Braddock has his defenders -- Crocker, although often critical of Braddock, concludes that he "never stood a chance" (p. 242). George Washington, who was on Braddock's staff, and Benjamin Franklin, who knew him, both said he might have been a good officer in Europe, but both noted that he was opinionated, and Franklin through he was too harsh toward local troops (Crocker, pp. 241-242). Middlekauff, p. 7, also gives a mixed verdict: "Not stupid but surely inept and ignorant of his ignorance."
Chandler/Beckett, pp. 117-118, argue that he tried to train his troops for their task but didn't have time to whip them into shape. This is true as far as it goes, but it doesn't change the fact that he moved slowly in order to keep his forces together. And when the men, who were unused to frontier conditions, struggled, Braddock treated them harshly (Fowler, p. 59), which if anything made them slower.
The French national response was vigorous -- six battalions were sent to Canada, or about twice as many regulars as Braddock had (Fowler, p. 64). And while they did not end up at Duquesne, other Canadian forces did; the garrison, although still smaller than the English forces, had been substantially reinforced by the time Braddock reached the scene.
Braddock would have been better off moving as quickly as possible -- Crocker, p. 65, declares that Braddock would have won "an almost certain victory if he had struck in April or early May." Instead, he wasted a lot of time and effort building a road in the mountainous forest for his wagon train, which accomplished nothing much except to give the French a clear area in which to take pot shots at the British, and a whole month in which to do it (Braddock spent 32 days covering an estimated distance of 110 miles; Morison, p. 162).
To manage even that, he had to leave a third of his force behind (Pulliam, p. 55). He shuffled his command arrangements in the process, meaning that many troops were under inexperienced officers (Crocker, pp. 179-180). Nor, it appears, had anyone scouted in advance to find the best course for his road (Crocker, pp. 159-163). And he didn't even have a force of Native American scouts to watch for the enemy (Borneman, p. 52); according to Anderson, pp. 95-96, Fowler, pp. 60, 63, his bad treatment had driven them off, although Crocker, pp. 138-140, insists that he had negotiated with them fairly.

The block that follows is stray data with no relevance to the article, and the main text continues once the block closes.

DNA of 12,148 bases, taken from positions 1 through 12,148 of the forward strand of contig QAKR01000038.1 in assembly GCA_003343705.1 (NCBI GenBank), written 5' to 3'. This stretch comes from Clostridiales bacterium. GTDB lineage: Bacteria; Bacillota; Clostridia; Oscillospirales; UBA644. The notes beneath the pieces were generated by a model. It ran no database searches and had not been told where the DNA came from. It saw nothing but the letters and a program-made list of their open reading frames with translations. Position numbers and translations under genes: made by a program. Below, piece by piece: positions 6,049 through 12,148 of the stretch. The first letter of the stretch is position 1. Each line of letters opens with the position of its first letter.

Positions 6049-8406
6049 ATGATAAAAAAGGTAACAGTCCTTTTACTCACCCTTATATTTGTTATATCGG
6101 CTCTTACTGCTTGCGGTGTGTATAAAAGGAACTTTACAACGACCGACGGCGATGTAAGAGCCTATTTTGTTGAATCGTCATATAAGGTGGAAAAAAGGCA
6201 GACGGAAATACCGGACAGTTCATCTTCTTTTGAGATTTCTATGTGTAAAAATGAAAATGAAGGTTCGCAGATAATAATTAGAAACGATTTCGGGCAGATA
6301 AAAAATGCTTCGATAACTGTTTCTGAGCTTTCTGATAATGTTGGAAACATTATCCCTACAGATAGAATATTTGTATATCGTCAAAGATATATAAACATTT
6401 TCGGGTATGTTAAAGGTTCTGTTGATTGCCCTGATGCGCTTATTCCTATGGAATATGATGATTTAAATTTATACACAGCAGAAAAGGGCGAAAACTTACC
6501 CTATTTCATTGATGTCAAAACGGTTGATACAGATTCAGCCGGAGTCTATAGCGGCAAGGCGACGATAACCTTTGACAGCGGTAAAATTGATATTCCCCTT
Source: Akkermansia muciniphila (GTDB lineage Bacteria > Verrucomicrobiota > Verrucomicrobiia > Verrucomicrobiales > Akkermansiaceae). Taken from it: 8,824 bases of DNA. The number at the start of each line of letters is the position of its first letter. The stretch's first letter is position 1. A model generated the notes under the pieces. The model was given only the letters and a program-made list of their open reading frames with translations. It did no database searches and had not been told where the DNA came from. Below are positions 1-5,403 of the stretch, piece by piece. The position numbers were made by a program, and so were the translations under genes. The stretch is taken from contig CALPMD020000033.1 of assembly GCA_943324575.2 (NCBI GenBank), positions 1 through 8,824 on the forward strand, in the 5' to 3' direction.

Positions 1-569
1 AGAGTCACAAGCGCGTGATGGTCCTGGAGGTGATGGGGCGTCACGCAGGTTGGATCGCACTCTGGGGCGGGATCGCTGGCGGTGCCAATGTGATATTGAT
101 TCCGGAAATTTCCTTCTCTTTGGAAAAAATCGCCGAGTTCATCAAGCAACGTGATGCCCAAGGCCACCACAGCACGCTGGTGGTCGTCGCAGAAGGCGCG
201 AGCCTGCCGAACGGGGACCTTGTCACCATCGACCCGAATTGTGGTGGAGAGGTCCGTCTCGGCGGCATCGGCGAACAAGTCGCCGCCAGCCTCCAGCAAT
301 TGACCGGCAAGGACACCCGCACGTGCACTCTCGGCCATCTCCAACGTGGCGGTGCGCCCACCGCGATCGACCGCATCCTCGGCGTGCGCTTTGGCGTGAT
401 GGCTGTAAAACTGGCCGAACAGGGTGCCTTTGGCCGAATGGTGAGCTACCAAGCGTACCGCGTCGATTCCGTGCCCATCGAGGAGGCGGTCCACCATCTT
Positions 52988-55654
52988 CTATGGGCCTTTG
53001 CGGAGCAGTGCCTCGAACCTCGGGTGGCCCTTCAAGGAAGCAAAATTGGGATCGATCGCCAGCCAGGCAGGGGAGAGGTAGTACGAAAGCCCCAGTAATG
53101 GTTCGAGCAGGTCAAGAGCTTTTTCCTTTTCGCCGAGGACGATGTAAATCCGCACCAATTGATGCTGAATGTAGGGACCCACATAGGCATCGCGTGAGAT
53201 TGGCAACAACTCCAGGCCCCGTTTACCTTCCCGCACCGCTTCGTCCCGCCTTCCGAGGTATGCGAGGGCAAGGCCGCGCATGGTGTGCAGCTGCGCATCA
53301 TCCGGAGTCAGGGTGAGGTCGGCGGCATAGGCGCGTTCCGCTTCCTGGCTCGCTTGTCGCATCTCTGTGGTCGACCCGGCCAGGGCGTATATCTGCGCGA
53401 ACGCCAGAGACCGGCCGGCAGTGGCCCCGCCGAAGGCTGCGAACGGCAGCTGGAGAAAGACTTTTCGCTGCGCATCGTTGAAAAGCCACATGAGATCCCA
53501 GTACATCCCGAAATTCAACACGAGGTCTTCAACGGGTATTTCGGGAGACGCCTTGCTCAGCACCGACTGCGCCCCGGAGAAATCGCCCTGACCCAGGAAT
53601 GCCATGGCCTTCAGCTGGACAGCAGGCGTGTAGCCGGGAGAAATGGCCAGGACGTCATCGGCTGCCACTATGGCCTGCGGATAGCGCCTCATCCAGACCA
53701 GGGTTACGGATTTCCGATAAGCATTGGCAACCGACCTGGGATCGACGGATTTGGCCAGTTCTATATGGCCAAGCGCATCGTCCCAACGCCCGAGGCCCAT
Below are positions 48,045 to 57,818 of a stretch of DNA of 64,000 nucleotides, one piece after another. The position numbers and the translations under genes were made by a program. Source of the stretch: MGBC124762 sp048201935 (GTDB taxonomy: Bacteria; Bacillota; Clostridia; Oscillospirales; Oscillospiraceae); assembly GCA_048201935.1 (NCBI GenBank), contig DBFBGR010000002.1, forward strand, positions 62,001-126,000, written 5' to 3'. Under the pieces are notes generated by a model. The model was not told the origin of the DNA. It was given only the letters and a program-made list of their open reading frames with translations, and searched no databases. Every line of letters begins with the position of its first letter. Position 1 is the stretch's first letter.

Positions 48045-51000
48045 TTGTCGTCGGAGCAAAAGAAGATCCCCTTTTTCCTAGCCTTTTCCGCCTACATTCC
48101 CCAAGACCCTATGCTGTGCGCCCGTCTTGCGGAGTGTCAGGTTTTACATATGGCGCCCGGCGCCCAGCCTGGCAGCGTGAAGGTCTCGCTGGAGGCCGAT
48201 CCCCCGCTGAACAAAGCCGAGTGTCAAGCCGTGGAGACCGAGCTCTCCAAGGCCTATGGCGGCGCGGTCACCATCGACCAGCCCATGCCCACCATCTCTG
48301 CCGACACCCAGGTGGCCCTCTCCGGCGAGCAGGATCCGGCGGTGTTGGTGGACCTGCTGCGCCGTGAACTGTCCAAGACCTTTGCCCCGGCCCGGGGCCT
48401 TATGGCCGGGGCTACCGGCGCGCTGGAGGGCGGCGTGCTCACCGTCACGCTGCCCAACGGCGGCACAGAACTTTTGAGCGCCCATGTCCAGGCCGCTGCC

The first serious contact with the enemy came on July 6, about 20 miles from the fort, when Indians allied with the French raided the column. Losses were slight but included one of the few Indians accompanying the British, killed by "friendly fire" (Crocker, pp. 196-197).
Ironically, the French had little hope of halting Braddock; they were very close to surrender at this time (Crocker, pp. 203-204; Anderson, p. 97, adds that in addition to the fort being too small to hold all the French soldiers, the Indians would not sit around to be besieged). If it came to a stand-up fight, the French would lose. But they waited before giving in -- in effect, running a bluff against Braddock. And a French officer, Daniel Hyacinth-Marie Lienard de Beaujeu, convinced many Indians to fight (Crocker, pp. 204-206). The fort's commander put half the French forces -- over 250 Europeans and 600 Indians -- at his disposal (Anderson, p. 99). Even so, their attack on Braddock was probably intended to be a delaying action (Fowler, p. 67).
On July 9, the British finished crossing the Monongahela and started their final march on the fort (Crocker, p. 210).